United States v. Loughner

Summarized by:

  • Court: 9th Circuit Court of Appeals Archives
  • Area(s) of Law: Criminal Procedure
  • Date Filed: 03-05-2012
  • Case #: 11-10339; 11-10504; 11-10432
  • Judge(s)/Court Below: Circuit Judge Bybee for the Court; Concurrence by Circuit Judge Wallace; Dissent by Circuit Judge Berzon
  • Full Text Opinion

A pre-trial detainee, while under commitment to try and render him competent to stand trial, may be forcibly medicated under Harper because he is dangerous to himself or others.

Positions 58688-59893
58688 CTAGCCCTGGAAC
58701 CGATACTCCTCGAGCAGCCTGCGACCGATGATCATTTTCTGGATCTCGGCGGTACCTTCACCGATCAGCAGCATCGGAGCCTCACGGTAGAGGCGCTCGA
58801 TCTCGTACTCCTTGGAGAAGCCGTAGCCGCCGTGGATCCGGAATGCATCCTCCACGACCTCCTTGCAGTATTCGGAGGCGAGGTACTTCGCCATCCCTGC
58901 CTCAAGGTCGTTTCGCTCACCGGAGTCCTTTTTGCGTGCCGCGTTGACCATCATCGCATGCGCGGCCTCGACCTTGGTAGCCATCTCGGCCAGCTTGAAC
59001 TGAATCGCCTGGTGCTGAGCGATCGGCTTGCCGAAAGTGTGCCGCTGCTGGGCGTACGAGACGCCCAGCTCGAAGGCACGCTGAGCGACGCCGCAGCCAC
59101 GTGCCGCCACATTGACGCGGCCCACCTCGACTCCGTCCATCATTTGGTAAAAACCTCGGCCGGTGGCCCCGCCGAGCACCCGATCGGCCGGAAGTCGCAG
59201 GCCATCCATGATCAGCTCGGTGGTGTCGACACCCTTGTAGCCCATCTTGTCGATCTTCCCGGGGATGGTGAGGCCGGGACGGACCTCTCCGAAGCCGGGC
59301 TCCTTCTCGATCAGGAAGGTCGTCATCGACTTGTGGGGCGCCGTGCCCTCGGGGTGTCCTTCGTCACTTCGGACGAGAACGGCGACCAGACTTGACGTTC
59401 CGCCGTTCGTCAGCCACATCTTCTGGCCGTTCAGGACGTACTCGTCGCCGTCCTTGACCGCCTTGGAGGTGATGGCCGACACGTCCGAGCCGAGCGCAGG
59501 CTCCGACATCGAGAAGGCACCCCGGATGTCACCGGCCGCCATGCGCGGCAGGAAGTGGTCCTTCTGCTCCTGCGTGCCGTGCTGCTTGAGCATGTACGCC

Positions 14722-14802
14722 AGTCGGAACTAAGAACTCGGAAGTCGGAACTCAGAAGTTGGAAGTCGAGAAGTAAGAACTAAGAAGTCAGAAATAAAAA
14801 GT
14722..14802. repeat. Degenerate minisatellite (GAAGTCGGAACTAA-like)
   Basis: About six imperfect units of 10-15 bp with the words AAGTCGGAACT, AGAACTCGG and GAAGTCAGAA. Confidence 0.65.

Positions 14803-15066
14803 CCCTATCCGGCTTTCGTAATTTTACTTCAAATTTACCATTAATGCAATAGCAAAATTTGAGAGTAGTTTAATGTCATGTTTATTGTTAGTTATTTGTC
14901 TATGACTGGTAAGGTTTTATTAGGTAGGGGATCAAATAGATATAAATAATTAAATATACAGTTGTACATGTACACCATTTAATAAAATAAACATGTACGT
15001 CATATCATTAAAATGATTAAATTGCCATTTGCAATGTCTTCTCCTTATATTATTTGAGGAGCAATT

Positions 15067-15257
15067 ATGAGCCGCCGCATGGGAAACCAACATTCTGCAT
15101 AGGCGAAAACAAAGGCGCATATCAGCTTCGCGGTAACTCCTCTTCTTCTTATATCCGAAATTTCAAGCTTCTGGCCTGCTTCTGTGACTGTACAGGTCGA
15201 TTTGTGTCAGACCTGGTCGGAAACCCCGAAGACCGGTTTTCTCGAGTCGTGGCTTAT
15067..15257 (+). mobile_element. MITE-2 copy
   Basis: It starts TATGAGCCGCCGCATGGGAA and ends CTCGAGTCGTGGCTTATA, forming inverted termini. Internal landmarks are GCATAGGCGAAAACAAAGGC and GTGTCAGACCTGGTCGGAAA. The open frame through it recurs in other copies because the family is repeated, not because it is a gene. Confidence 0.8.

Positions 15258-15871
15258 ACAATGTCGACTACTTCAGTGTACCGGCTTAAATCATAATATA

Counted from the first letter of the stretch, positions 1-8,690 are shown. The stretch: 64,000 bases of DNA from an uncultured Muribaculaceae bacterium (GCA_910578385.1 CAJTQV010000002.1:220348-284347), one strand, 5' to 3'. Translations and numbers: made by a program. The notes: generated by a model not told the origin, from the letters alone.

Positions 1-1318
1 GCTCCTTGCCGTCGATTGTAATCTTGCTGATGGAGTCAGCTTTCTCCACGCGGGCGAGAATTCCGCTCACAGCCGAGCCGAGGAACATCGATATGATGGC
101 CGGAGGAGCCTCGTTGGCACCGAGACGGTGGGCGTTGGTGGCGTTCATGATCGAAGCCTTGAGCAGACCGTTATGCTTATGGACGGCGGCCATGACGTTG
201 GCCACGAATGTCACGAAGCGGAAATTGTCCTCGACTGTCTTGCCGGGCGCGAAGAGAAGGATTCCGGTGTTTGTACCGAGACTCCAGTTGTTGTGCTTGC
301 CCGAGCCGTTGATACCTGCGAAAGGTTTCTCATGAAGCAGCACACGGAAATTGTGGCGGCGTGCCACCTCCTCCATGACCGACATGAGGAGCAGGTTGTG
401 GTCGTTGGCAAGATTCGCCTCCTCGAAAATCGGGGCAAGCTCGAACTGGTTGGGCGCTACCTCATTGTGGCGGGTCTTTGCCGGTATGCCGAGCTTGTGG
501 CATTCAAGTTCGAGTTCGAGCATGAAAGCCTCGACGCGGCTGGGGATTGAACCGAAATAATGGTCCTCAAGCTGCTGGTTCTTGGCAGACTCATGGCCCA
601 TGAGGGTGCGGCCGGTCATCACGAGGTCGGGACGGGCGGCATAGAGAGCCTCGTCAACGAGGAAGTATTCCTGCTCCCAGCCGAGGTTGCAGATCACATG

Jared Loughner appealed the district court’s ruling denying his motion to enjoin involuntary medication while undergoing treatment to render him competent to stand trial for, inter alia, the murder of six individuals in January of 2011. Loughner underwent three different Harper hearings within the Bureau of Prisons (BOP) to determine if the BOP could involuntarily medicate him on dangerousness grounds. At each hearing, an independent psychiatrist presided over the proceeding and a licensed clinical social worker (LCSW) assisted Loughner. After two of the hearings, the LCSW filed an appeal on Loughner’s behalf, both of which the BOP denied. Loughner appealed on substantive and procedural due process grounds. The majority distinguished between forced medication on dangerousness grounds and forced medication for purposes of rendering the accused competent to stand trial and assist in his defense. Evidence presented at the district court hearing demonstrated that “[i]t is clear that Loughner has a severe mental illness, that he represents a danger to himself or others, and that the prescribed medication is appropriate and in his medical interest.” The Court concluded that forced medication is appropriate under Harper, and that it is premature to decide whether forced medication is appropriate for Loughner to stand trial and aid in his defense. The Court also affirmed a four-month extension of commitment to continue treatment to render Loughner competent for trial. AFFIRMED.

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